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Karen_tu be Av

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Children sometimes can be very cruel. And being as I read on a 3rd grade level in the 6th grade, children in the school thought I was entirely insane, which they probably were right for the most part. Because I would do things like walk on the top of the terrace of the school on the ledge or just throw myself down the flight. Anything to get attention. And I remember one day when I was about 11 or 12, a bunch of kids were very upset with me, because I was very different, very very different then everybody else in the school for many reasons. And they took me, bound me hand and foot and threw me into a pit, in which I cried and was scared. And that was the first time, I was about 11 or 12 years old, I heard a voice that said to me: "What are you crying about?" And I'm like ha? There is nobody here but me. "What are you crying about?" And I answered, I said: "I'm scared, I'm frightened, I'm alone, I'm scared. I don't know how I'm getting out of this". And all of the answer was is: "You are protected". Ok, thank you very much! That was the first time I have ever heard such a voice. First time. And it took, I must have spent a day there until finally somebody found me and took me out of this place. I lived a childhood of much that I don't remember, and that which I do remember was difficult, because as a child to understand what it means not to be wanted or excepted, to be abandoned and rejected. I had many other things, but this was just in general. As I grew older, I fast-forward, because I'm not going to go into a whole life story here. But at 17, at 13 I went to work. I was in high school, I jumped on a bus at one o'clock in the afternoon, went to work till nine o'clock at night, came home and did my homework. The only time I really had that was mine was Saturday and Sunday sometimes, if I didn't work. And at 17 I decided that I really wanted a home. So I made one. I got married. I figured out that was the final solution. That didn't work very well. And about a year and half later I had my first child. And a year after that immediately had a second, so one child should never ever be alone. Very smart, genius. And 6 years later I was of course divorced, and then I met the Rav. And then life changed completely, because he was much older than I, from different culture than I was, was totally in a whole different establishment that I ever even realized existed. It wasn't on my plane of thought. And I adored and loved him not only because of who he was, but because, those of you who read the intro to the book "God wears lipstick" knows that I had a vision, the Rav Brandwein came to me, put his hands over my head and blessed me. Rav freaking out saying, you know, because he had also asked... Most of you read the intro? If you didn't read the intro... So that morning of course he came to me to tell me that he couldn't teach me anymore, because his teacher didn't give him the option, but he came to me. And I saw him, I saw what he looked like, I saw what he wore. I said he spoke to me in a language, but I didn't understand which is Hebrew. And that started the story. And then I said to my husband at the time: "You know what you are teaching me is so beautiful and so easy, let's teach everybody". He said: "You can't do it". So because of where I was and how I was raised, I never knew the word "can't do it", because I always did it, and I always did it by myself. And I said to him: "Why not?" And he says: "It's never been done, it's never been taught". Kabbalah was something that was taught in small corners with 2-3 people. Even the Great Assembly of Rabbi Shimon Bar Yochai was 10 people. And Rabbi Ashlag had maybe as many. And I said: "No, no, no. If we are together, then we got to do something bigger than that. We got to do something! Because if we not going to do something, then what is our purpose? I mean, yeah, we could love each other, open up a grocery store, but I don't think that was the reason we were put together. So he said to me: "But you realize what that that means?" And suddenly it clicked. When I was going through all those things that most young children should't have to go through, I was being trained, if you will, I was being entooled to be able to understand that sometimes you have to go against the tide, sometimes you have to have a strength to say, and I said to him. He said: "You realize we are going to get ridiculed, I mean, we could get stoned. The religious establishment will be totally against us. God knows what could happen". So I said to him: "So what could happen? I mean, what could happen? The worst thing that could happen is they kill us. So what would happen? At least we die for a purpose. Most people die for no reason. At least we have a reason. And he was totally confused by this time. I said to him: "You know what? Let's not do it here, because of it's so terrible, maybe it's better off we started in Israel. So we packed ourselves up, me and him, and two kids, and 4,000 dollars, 4,000 dollars, that's what we had to our name, and moved to Israel. No friends, no language, no relatives, nothing. Him and me against everybody. And actually that's the way the Centre started. But the reason I'm telling you this story, is not just to tell you that "Wow, look at me, look what I've done". There is no such thing as victims, there are only volunteers. And every time that you step, and all of us have, each and every one of us has a part of us that is wounded some from other people, some from our families, some from the way we were brought up, some from the marriages that didn't work. We are wounded. But our job is not to find the wound and say: "Poor me, what can do?" It's "Wow! How does that serve me? How does that make me a better human being, because that has occurred to me?" And let me tell you something, if you look at things that way, we realize that every single thing that happens in our life happens with a purpose, and the purpose is twofold. I remember somebody said to me, psychologist said to me once: "You should have been bitter and you should have been sort of mean". I said: "Nah, I don't think that way". I think of myself as like piece of meat - the more you hit it, the tender it gets. That's what happened to me, and that what should happen to all of us, because when things come our way, the come our way to see what you are made out of. And if you really want to be spiritual, if you really want to make it, we say it all the time: Light only comes out of one place - Light comes out of the Darkness. Now I'm not saying we should all hit ourselves on the head and bleed, it's not what I'm saying we should do, but I am saying that those things that are in our life, you know, when you have 31 kids in the class, and 30 of them are against you, you kind of feel bad. And "I said in those times, and I was a very young kid, I was trying to figure out for myself how I ever got into this darkness? And every time I went into the darkness, and it was the darkest of the dark, somehow, I remember the first time, and I didn't know what a Siddur was, I went to an uncle and I said I was afraid to go to sleep, I was afraid to be alone, I was afraid to be in dark, all kinds of things, and he handed me a Siddur. And he said: "This is a holly book". and I put it under my pillow, and I was set to sleep. I was sure that the angels are watching me. The angels were watching me as the angels watch all of us. The only difference is that God has the angels to be the more spiritual, the most correct, the most this and the other thing, we here, all of us together on different levels and in different places to fix the fractured pieces that are in us and bring those pieces into the Light. That is our job, and that is the way we open our heart. Not through the good things that happened, good things that happen are wonderful, but it's the negative things that are in our life that bring us closer to the Creator.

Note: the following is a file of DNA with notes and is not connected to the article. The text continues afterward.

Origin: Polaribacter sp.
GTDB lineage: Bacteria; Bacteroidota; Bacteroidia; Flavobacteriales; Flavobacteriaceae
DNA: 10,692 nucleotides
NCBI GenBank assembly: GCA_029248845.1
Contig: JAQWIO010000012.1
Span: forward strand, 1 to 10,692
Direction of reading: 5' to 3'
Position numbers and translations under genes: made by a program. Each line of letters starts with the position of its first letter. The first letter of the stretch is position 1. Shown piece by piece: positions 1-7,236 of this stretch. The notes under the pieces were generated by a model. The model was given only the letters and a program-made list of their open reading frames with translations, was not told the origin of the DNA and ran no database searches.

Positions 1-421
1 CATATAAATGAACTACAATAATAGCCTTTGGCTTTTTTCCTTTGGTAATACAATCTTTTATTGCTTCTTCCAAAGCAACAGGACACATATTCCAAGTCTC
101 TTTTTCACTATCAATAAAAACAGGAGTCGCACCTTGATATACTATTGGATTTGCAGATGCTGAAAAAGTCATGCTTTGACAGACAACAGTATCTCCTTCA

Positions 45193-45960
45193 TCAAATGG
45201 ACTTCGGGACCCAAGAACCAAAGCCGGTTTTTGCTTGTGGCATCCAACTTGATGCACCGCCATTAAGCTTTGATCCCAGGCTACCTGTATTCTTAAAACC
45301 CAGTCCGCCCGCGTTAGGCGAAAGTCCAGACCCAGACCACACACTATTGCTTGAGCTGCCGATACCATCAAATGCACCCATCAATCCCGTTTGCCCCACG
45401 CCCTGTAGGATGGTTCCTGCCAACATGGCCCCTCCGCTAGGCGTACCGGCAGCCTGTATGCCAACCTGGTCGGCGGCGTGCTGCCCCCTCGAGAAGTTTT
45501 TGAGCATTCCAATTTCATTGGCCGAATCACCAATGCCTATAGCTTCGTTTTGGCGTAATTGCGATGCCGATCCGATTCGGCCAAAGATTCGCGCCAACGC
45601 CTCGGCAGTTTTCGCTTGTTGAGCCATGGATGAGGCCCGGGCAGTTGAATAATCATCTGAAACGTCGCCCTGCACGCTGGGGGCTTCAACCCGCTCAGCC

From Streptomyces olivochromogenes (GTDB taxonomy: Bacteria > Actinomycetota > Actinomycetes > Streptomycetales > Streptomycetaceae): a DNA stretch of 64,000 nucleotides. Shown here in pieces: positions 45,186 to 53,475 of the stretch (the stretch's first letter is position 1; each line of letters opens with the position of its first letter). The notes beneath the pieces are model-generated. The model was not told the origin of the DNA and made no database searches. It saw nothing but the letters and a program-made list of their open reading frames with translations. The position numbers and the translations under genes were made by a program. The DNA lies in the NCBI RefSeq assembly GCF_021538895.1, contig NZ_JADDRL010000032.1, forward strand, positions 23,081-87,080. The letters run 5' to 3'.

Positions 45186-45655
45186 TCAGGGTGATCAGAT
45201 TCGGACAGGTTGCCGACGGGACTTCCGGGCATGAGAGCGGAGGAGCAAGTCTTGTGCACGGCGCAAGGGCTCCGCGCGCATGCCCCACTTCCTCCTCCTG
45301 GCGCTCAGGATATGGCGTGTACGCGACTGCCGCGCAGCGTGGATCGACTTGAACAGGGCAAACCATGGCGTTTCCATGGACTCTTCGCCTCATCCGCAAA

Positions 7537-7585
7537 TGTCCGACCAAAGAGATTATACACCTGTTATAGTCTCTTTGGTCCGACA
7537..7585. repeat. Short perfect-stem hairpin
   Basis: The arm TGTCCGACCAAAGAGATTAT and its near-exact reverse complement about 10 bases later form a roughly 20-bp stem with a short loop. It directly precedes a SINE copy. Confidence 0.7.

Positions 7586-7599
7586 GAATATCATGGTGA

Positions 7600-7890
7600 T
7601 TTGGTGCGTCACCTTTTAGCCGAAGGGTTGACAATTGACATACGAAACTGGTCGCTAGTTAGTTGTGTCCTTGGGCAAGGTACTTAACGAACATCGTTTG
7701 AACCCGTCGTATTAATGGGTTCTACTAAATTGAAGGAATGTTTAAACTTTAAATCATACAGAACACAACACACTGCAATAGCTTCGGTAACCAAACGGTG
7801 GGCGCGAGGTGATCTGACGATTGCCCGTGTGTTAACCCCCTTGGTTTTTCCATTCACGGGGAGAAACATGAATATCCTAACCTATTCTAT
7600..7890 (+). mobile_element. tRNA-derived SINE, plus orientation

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Duration: 11 minutes and 31 seconds
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Language: English
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Posted by: kabvids42 on Aug 4, 2020

Karen_tu be Av